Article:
Quick Tips for Therapists

Four Validating Phrases to Help Build Teen Self-Esteem in Session

By Lisa M. Schab, LCSW

Nearly all teens, especially those entering therapy, need help with self-esteem. Their challenging developmental stage combined with receiving continuous corrective messages makes them ripe for self-doubt.

Therapists can help by always starting with words of validation and acceptance, showing teens they’re being heard instead of judged. This both opens teen clients to the therapeutic relationship, and helps them to accept themselves. Note that validating phrases should only be used sincerely, and that accepting a teen client’s thoughts and feelings doesn’t mean you’re condoning inappropriate behavior.

Example phrases:

1. “You’re right.”

Teen client: “My sister drives me crazy.”

Therapist: “You’re right, it seems like she really irritates you.”

Teen client: “I hate coming to therapy.”

Therapist: “You’re right. I see that. It must be hard to do this when you really don’t want to be here.”

2. “What you just said is really important.”

Teen client: “My parents treat me like a child.”

Therapist: “What you just said is really important. You recognize it’s hard for your parents to let go and trust you.”

Teen client: “I hate coming to therapy.”

Therapist: “What you just said is really important. It sounds like this feeling comes from deep inside you. Am I sensing that right?”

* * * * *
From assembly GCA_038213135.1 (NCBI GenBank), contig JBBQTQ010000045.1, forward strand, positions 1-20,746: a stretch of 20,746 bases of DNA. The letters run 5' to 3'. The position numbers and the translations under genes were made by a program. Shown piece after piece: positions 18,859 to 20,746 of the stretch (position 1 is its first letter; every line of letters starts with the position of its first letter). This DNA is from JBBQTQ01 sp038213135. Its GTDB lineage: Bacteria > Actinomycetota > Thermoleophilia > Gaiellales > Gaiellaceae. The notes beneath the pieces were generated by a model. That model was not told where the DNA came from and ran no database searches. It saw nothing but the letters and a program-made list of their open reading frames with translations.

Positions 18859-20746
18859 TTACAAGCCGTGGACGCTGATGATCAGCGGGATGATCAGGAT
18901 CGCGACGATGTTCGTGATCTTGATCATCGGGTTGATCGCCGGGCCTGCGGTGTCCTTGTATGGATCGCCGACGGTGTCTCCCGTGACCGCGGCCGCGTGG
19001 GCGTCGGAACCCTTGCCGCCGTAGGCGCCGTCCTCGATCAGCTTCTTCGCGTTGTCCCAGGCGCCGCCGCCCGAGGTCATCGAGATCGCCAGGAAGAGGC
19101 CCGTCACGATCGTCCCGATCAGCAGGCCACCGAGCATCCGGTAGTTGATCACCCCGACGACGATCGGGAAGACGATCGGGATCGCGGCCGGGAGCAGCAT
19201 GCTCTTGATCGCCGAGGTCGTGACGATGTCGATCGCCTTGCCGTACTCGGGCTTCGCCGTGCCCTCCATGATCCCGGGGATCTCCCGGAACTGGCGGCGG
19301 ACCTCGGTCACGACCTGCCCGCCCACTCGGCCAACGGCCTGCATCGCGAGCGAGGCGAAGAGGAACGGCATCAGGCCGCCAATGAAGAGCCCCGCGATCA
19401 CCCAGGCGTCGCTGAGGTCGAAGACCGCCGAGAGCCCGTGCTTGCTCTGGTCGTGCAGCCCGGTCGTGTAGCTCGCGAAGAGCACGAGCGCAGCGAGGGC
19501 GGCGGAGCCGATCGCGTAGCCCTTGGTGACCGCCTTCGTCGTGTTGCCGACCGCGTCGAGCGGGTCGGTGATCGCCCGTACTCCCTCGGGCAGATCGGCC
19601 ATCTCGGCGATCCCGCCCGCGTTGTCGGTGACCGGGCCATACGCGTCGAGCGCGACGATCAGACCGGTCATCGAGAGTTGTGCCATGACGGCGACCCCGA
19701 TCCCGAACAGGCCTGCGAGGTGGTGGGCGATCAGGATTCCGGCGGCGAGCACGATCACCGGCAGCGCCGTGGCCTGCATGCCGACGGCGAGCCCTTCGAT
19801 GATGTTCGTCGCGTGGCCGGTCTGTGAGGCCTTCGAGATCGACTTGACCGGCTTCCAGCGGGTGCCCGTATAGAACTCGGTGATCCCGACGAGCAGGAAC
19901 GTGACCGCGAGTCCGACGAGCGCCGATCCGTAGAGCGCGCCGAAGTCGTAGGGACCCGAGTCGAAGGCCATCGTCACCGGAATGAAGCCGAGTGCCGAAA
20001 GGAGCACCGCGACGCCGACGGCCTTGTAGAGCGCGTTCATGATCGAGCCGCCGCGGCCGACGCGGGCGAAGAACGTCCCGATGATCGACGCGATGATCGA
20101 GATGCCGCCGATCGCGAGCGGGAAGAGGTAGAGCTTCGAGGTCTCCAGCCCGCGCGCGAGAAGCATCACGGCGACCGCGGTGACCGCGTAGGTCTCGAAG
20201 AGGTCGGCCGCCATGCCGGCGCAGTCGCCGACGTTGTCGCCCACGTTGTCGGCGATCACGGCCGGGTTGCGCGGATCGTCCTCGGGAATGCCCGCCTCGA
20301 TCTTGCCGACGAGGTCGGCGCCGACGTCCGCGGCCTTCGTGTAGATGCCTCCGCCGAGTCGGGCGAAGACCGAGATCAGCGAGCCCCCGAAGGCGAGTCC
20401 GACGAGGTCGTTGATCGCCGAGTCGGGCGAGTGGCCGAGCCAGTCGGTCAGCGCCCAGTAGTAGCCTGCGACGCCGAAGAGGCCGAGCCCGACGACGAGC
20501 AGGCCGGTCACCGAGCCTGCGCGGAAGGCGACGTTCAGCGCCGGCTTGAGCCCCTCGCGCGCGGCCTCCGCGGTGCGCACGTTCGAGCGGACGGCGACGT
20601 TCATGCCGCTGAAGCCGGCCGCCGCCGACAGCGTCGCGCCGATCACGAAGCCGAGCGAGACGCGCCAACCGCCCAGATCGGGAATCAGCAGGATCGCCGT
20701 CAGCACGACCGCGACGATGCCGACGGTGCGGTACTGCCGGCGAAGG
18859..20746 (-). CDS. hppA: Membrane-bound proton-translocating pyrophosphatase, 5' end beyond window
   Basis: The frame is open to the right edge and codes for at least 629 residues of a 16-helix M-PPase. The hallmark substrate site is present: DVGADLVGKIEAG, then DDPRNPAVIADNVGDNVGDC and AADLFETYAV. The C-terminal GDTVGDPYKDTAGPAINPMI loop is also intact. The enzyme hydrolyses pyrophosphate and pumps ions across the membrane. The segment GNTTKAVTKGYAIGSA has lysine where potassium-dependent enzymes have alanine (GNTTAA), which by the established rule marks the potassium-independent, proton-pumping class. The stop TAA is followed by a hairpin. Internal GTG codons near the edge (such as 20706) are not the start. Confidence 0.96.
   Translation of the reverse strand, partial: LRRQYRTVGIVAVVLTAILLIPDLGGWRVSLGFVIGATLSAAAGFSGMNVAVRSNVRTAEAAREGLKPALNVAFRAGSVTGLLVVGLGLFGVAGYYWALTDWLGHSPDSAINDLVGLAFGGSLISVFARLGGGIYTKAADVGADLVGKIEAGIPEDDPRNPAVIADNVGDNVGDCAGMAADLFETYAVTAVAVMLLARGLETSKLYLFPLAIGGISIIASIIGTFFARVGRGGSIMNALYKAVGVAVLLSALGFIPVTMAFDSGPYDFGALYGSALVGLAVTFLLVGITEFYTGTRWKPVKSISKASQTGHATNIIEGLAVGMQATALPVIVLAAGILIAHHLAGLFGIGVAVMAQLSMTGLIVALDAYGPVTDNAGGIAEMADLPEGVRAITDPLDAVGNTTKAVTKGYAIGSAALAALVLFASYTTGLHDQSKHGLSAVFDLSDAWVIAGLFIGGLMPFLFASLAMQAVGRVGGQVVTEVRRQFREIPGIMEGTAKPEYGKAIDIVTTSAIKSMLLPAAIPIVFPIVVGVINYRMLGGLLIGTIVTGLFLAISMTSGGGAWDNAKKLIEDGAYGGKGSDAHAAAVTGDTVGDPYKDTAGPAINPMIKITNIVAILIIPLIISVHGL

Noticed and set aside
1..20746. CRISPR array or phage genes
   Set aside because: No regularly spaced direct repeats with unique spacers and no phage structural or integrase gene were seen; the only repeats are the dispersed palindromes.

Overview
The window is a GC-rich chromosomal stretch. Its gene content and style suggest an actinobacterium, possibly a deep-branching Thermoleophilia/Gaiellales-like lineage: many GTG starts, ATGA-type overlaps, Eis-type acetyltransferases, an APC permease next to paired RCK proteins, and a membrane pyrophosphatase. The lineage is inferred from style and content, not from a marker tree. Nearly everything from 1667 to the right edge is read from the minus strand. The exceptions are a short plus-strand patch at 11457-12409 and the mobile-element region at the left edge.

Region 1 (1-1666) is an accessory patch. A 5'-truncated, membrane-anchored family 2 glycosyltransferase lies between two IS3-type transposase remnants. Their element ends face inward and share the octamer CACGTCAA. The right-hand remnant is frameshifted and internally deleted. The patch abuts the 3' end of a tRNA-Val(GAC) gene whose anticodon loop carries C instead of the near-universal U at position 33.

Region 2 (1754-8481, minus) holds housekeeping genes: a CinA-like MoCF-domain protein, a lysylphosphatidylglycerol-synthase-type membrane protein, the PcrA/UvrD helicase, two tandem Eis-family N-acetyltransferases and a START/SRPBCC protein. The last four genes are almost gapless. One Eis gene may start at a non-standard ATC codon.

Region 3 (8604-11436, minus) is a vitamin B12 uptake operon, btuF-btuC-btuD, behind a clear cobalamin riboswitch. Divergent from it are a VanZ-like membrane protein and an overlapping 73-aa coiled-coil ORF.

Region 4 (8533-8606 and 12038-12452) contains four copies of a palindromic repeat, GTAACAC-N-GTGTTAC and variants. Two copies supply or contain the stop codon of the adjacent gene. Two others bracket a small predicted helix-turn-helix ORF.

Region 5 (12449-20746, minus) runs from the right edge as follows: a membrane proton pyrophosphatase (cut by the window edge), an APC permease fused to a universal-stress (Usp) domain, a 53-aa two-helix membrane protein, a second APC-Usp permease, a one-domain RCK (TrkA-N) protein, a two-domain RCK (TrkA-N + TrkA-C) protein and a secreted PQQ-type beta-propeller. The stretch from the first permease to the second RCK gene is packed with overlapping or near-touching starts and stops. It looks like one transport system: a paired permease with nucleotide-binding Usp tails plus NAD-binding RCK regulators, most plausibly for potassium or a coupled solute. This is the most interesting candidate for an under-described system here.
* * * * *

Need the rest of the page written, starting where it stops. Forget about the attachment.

3. “That’s a good insight.”

Teen client: “I smoked a lot this week.”

Therapist: “That’s a good insight. What do you think was going on?”

Teen client: “I hate coming to therapy.”

Therapist: “That’s a good insight. It’s healthy you recognize what does and doesn’t feel good to you.”

4. “That’s OK.”

Teen client: “I’m SO angry, I want to break something.”

Therapist: “That’s OK. You have a right to feel angry. But I’m not going to let you break anything here.”

Teen client: “I hate coming to therapy.”

Therapist: “That’s OK. I accept that. Let’s talk about anything we might do to make it more tolerable.”

Lisa M. Schab, LCSW, is a practicing psychotherapist in the greater Chicago, IL, area; and author of eighteen self-help books, including The Anxiety Workbook for Teens, and the teen guided journals, Put Your Worries Here and Put Your Feelings Here. She has been interviewed as an expert on the Milwaukee television stations WTMJ-TV and WISN-TV, and for articles in The New York Times, Scholastic’s Choices magazine, Teen Vogue, Psych Central, and Your Teen Magazine. Schab has authored regular columns on tweens and teens for Chicago Parent, and on healthy families for The Sun Newspapers. She is a member of the National Association of Social Workers (NASW).

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Quick Tips for Therapists